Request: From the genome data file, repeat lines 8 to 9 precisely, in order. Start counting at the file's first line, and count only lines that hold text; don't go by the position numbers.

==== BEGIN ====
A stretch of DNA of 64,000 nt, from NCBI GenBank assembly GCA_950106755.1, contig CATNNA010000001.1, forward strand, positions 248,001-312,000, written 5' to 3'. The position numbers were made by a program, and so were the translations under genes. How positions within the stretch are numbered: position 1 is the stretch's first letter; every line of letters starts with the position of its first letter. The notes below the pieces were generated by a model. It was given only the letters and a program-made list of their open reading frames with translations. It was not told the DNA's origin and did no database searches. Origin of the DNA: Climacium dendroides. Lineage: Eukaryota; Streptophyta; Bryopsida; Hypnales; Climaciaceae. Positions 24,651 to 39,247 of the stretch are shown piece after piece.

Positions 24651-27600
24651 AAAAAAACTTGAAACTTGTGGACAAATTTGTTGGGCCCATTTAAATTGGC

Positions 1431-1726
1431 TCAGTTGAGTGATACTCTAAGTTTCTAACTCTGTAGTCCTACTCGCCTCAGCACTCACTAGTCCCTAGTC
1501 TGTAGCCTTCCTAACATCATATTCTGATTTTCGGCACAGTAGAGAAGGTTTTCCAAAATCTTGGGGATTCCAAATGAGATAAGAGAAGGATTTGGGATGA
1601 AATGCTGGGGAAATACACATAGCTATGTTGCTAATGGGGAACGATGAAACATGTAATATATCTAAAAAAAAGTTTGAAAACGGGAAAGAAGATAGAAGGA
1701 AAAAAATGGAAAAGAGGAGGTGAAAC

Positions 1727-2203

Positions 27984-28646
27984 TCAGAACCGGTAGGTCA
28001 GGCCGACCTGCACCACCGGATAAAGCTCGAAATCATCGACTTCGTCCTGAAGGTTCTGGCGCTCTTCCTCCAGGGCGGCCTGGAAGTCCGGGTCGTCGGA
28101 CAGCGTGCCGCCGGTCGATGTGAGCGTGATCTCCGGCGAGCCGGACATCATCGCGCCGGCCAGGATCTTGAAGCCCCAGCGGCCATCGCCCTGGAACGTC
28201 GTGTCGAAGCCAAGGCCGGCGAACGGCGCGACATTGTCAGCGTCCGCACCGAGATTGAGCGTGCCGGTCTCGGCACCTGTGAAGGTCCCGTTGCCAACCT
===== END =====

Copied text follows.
1701 AAAAAATGGAAAAGAGGAGGTGAAAC

Positions 1727-2203